'Community-driven' market raises funds for fourth season
Last year many regarded farmers markets as safe retail reprieves from the stresses of the pandemic. Now Lauren Carusona is working to make sure the Hoodland Farmers Market is around to provide peace -- and peas -- for summer 2021 by organizing a fundraiser.
Carusona started the Hoodland open-air fair four years ago with the initial motivation of providing a source of healthy, local food on the mountain.
"I started the market because we on the mountain are in a food desert," she explained, adding that now the market has grown to offer so much more.
Vendors have ranged from the expected farm fresh produce, eggs, local meats and preserves to handmade items like soaps, lotions, jewelry and fabric arts.
"If any good can come out of this past year-plus, I hope it's helped people reconnect to the importance of supporting local," Carusona said. "On top of that, (I think the market) gives people that little bit of human connection."
In order to maintain the market, Carusona does need help and as such has created a GoFundMe campaign to allow community members to donate toward the cause. To operate the market there are several costs involved, including 501(c)(3) nonprofit fees, Secretary of State fees, advertisement, signs, insurance and other general supplies, such as trash cans, traffic cones, paper, pens, etc.
Thus far, the GoFundMe has brought in about $385 toward the $2,500 goal.
Those who donate more than $25 will be entered to win one of many weekly raffle drawings. Those who hope to win must make their names visible when completing their GoFundMe transaction.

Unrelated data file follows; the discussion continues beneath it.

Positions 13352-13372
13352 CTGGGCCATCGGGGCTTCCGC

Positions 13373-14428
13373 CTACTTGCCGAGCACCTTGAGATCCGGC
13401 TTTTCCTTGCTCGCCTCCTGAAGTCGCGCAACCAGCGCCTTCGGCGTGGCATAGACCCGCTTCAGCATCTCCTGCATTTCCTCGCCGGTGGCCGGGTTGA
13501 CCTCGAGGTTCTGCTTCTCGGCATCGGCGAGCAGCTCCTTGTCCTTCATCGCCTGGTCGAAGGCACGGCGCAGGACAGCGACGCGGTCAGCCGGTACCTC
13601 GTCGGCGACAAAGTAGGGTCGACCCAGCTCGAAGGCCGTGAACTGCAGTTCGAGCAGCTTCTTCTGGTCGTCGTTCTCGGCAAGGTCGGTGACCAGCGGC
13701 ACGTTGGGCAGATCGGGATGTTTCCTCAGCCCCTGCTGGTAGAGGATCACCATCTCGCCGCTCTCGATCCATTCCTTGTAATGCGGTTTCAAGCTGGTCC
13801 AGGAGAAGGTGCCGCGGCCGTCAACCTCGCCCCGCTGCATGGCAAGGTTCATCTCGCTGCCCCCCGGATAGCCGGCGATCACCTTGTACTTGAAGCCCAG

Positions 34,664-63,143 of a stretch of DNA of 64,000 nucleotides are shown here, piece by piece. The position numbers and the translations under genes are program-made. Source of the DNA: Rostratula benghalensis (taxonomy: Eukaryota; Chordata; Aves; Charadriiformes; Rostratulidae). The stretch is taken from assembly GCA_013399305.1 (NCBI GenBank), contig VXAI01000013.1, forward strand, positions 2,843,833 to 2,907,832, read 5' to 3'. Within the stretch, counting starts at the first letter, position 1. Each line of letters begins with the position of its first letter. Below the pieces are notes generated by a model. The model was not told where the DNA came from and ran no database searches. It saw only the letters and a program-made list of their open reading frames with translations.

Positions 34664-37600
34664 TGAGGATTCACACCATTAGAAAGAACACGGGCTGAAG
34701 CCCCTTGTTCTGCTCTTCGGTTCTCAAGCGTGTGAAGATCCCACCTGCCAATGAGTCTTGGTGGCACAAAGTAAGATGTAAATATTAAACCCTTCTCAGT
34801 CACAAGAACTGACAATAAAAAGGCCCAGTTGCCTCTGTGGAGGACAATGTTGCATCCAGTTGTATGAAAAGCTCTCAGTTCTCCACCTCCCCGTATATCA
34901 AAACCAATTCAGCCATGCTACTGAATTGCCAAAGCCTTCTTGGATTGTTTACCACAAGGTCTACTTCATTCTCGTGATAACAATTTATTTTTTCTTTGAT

Drawings will start April 11 and take place every week until opening day on Sunday, May 23. Prizes will include items from local vendors and businesses.
The first market of the season will run from 10 a.m. to 1 p.m. Sunday, May 23, in the parking lot at the Whistle Stop, 66674 E. Highway 26, Welches.
"This year we're going back to a more in-person (market)," Carusona said of the upcoming season. COVID-19 precautions will of course still be in place and vendors are free continue operating with pre-ordering and pickup, but no-contact systems are not required.
Masks, however, are required, and the market will have a volunteer in charge of monitoring social distancing. Vendors will also be expected to follow special requirements in terms of keeping their space sanitary and not allowing customers to handle products.
The market is also looking for additional volunteers and two new board members, specifically one with financial skills for treasurer work and one who has grant-writing experience.
"I think (the market) brings the community together in a way that helps us support each other," Carusona said. "It also provides a safe environment outdoors for people to see what their neighbors grow, make and create."
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